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MPs Denied Vote On Mali Intervention, Amid Fears Of 'Mission Creep'

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French soldiers are seen during a patrol in the outskirts of Sevare, Mali
French soldiers are seen during a patrol in the outskirts of Sevare, Mali

The government has rejected calls for MPs to be given a vote on the deployment of armed forces personel to Mali and west Africa, amid fears Britain could get drawn into a protracted conflict.

On Thursday Labour MP Jeremy Corbyn called for the Commons to be given a chance to approve or block any further involvement in the French led mission which he said could become an "unpleasant, long, drawn-out, guerrilla-like conflict".

However Andrew Lansley, the leader of the House of Commons, sad a vote was not needed as no combat troops were being sent.

"The role of British troops is clearly not a combat role. It is not our intention to deploy combat troops," he said.

The precedent for giving MPs the right to vote on any military action was set in 2003 when Tony Blair allowed parliament to grant consent.

But Corbyn told The Huffington Post UK that Lansley's reasoning was a "fig leaf" and that parliament should be given a say.

"If you send troops somewhere with force protection provided by Britain or France, they are going to be armed," he said.

"The trainers are going ot be armed, if there is suicide bomb attack and tragically someone is injured or killed, they are in combat and they are going to fight back."

Some MPs are worried that the situation in Mali may replicate what happened in Afghanistan. Although British troops were first deployed there in 2001, parliament was not offered a vote on their presence until 2010.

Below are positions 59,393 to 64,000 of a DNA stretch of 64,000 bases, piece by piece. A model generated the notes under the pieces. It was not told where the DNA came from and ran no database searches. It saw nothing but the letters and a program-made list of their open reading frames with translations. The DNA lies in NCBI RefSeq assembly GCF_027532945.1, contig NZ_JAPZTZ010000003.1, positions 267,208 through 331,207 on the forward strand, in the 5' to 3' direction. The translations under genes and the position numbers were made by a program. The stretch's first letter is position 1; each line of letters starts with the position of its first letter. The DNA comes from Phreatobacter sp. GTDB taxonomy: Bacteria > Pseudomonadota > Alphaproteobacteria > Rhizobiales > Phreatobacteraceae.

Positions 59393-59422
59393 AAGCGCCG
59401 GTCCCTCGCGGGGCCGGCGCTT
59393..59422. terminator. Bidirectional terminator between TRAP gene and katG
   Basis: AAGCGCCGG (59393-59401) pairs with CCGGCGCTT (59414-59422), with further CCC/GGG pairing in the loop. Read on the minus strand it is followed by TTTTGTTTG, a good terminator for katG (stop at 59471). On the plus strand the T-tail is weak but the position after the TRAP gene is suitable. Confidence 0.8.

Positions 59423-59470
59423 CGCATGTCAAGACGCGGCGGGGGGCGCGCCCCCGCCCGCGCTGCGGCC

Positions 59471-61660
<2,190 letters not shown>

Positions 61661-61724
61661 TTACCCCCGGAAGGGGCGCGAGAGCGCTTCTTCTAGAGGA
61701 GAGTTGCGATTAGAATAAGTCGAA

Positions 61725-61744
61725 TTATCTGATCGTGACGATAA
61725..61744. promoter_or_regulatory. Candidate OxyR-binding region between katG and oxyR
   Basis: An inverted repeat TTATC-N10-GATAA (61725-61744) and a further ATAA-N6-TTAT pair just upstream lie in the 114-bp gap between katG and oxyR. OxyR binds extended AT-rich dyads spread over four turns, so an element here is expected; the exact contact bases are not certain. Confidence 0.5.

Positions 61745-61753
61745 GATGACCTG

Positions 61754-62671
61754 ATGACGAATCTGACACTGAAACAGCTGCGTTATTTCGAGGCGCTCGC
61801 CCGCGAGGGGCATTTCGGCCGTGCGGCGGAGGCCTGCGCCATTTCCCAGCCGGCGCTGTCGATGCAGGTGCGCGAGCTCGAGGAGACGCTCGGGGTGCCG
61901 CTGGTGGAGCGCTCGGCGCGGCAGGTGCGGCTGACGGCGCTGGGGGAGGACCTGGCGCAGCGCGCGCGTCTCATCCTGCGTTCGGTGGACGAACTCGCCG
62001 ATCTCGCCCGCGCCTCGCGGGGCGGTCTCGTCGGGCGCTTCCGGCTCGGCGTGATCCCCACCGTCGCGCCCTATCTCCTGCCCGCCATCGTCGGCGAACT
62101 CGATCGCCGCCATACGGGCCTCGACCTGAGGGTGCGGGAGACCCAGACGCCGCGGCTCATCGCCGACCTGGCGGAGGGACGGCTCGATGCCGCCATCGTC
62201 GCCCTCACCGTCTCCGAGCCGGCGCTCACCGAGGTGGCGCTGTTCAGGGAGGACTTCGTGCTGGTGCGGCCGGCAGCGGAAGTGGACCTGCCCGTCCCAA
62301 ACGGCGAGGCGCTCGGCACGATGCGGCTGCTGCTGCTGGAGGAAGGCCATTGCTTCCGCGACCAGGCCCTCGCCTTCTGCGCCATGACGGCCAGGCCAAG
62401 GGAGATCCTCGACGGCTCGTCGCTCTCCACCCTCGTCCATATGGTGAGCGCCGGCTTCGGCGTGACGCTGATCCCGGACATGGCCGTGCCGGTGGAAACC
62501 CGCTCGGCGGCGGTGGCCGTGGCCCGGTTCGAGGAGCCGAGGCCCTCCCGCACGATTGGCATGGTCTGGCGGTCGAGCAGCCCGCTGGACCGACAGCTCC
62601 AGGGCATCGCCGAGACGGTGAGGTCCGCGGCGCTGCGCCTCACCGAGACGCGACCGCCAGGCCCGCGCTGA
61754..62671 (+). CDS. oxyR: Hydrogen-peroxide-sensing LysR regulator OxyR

This week Britain upped its contribution to the French led effort in Africa, offering up to 240 personel to help in training missions.

However several MPs have raised concerns about so-called "mission creep", worrying that Britain will get drawn slowly into another protracted war.

Tory MP John Baron, a member of the foreign affairs committee, warned British forces could get bogged down for much longer and in much greater numbers than planned.

"There is a real danger of getting drawn into a much larger deployment, particularly if things do not go to plan on the ground," he told MPs on Tuesday.

"Afghanistan illustrated the dangers of being sucked into larger deployments. That mission morphed into something much larger."

During the Commons debate on the decision to take military action in Libya on 21 March 2011, William Hague said the coalition was committed to turning the convention of parliamentary consent into law.

"We will also enshrine in law for the future the necessity of consulting parliament on military action," he said.

But proposals have yet to materialise. In December, MPs on the political and constitutional reform committee expressed frustration at the lack of progress made and said it would hold the government to its pledge.

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